She listened to our story, which was chock-full of some lies, and after we got done pouring out our hearts, she said, in broken English, “I will abort your baby. If that is what you want, that is what I will do. But your wife must be tired from the journey, so why don’t you take today, go off and be together, and come in tomorrow, and we will do the procedure?”

Then she said something strange. She said, “May I suggest that you go see Niagara Falls? It’s only about 25 miles away.”

We agreed. It sounded like fun. Fun was something we did well.

So we drove up to the Falls and found ourselves standing and staring at one of the most magnificent natural phenomenon on this planet.

It was so big. It was so powerful.

We both started to cry.

I don’t know why we cried, but I know that without saying a word to each other or confirming our decision, we got back into our car, and instead of driving to Buffalo, to the clinic, we drove back to Ohio.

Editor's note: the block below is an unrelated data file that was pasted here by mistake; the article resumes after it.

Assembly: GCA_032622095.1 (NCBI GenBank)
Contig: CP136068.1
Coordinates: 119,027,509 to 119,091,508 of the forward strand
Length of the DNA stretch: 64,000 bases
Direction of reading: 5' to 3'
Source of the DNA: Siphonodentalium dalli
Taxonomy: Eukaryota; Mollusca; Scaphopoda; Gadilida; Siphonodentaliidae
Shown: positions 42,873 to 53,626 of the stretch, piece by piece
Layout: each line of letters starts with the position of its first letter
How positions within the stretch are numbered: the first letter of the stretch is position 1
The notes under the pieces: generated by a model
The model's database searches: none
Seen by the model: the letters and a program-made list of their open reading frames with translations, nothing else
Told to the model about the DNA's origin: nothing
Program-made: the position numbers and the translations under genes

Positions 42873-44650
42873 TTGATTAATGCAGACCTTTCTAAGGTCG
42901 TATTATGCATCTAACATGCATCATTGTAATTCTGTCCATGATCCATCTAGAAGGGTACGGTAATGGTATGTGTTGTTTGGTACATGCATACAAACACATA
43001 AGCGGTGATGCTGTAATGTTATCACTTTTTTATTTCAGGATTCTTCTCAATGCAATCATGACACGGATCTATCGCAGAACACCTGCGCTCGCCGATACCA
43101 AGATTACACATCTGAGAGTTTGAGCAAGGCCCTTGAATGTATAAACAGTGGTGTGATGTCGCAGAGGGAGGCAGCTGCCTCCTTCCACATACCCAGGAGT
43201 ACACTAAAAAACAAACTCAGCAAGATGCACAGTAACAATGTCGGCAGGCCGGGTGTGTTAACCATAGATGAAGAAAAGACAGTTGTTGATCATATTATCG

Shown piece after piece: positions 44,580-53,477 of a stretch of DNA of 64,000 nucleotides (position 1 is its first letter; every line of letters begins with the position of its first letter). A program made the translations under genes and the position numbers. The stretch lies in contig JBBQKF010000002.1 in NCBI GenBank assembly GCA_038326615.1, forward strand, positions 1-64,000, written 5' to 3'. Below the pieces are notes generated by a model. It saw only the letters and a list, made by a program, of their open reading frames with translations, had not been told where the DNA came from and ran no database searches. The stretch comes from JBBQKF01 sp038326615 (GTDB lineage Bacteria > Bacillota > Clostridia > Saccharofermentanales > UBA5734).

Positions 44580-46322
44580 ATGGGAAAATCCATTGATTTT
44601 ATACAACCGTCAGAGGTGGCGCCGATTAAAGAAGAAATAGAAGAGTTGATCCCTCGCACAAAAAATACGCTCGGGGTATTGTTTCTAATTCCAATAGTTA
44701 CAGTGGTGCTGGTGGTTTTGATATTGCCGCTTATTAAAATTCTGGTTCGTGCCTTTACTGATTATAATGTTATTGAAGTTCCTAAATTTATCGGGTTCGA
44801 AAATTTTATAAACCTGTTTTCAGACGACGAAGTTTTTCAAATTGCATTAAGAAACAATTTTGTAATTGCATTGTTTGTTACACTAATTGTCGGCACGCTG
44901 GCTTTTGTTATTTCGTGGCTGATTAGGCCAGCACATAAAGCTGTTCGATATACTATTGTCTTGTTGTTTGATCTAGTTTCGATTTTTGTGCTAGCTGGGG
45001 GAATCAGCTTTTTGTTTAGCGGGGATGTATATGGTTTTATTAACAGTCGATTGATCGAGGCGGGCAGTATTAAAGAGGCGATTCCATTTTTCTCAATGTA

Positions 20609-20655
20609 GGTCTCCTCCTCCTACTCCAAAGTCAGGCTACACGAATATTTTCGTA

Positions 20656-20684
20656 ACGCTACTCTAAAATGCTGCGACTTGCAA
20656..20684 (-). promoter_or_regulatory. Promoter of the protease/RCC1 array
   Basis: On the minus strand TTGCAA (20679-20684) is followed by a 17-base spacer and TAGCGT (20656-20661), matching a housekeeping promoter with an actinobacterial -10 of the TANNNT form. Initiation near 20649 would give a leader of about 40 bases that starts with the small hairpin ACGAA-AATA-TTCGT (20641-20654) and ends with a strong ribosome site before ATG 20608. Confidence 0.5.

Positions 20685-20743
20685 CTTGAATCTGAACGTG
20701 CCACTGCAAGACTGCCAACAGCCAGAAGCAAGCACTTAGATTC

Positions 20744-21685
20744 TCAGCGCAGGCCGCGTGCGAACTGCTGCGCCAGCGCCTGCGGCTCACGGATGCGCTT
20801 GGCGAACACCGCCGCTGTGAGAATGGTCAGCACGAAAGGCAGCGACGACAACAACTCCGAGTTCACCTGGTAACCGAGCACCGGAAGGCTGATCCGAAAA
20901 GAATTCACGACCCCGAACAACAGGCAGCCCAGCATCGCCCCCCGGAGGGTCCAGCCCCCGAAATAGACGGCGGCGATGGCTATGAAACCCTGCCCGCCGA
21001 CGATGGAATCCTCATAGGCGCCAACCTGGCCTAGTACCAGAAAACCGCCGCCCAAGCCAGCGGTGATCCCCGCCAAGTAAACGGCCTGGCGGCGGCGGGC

I guess we thought that if God can take mere water and turn it into Niagara Falls, He certainly is able to take our mess and change it into a blessing.

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Untotaled: Stepping 58 (Later That Same Night) Did I say no? What I meant was … March 14, 2015

Jonathots Daily Blog

(2531)

(Transcript)

So…

I invited my startled, shocked, surprised, nervous, worried, shattered, partially giddy and apprehensive girlfriend over to my motel room that night to share a pizza and discuss our dilemma.

Of course, being teenagers, the first thing we did in a motel room was ravage one another, unleashing the frustration of a five-week absence.

After the brief and awkward romantic encounter was over and the pizza was delivered, we sat and munched on Italian delight, discussing our Middle-American quandary.

Her situation was simple. Obviously, if she had wanted to return to a relationship and marriage, she would probably have found a way to fly back to Ohio to be with me.